As for clothes, Locking was born in that era when you’re going to see… if you see the original “The Lockers” on YouTube, you’re going to see neon-coloured 7 people on stage, all purple, all pink, all yellow, all orange, all red… they look like Power Rangers!

Sandra: Wait, so the top and bottom is like a matching set?

Bryan: Yeah! TV show right? Entertainment! So they did that. That’s just styling, but if you just want to learn Locking as a dance, honestly clothes that you’re comfortable in is great. Pants that can stretch… please, pants that can stretch. But apart from that, any clothes that you’re comfortable dancing in. In Singapore a lot of people are into the baggy t-shirt, track pants, sweat pants that kind, that’s fine. But if you come up to shows, then your costume will have a part to play for sure.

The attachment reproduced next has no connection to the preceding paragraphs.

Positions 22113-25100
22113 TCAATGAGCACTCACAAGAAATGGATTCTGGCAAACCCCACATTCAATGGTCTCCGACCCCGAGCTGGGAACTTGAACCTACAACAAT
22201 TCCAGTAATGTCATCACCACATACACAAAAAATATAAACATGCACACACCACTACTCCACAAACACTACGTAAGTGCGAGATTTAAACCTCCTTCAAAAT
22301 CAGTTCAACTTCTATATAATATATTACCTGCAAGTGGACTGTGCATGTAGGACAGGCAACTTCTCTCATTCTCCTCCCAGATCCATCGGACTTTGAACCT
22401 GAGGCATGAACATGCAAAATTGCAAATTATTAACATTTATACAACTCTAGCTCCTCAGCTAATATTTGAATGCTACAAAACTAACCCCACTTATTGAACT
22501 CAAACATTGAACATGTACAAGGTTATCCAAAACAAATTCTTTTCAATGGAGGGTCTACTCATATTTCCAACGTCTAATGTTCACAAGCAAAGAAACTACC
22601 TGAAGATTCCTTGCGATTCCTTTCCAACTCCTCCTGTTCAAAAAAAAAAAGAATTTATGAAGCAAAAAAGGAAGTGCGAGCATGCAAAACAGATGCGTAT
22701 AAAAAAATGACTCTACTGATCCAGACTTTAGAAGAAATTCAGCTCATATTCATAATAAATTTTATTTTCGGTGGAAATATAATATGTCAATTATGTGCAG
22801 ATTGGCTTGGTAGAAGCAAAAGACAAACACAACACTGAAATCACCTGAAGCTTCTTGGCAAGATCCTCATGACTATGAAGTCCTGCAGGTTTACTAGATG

Sandra: Do you think Free Movement should come up with neon sets of clothes for Lockers in Singapore?

Bryan: If I were to be real, if Free Movement does it, that will be dope!

Sandra: We’re going to do it!

Bryan: Because in today’s show context, people wear this thing called the Zoot, which is kind of like a men’s formal wear but really baggy. So you have your 3-piece suit, your pants that the groin rides down to maybe halfway down your knees, and the jacket is so big that the back is basically like a trench coat. But it becomes very flat when every show you have your more “street performances” where people wear their t-shirt and track pants, then you have your more “classy” shows where people wear your 3-piece suit.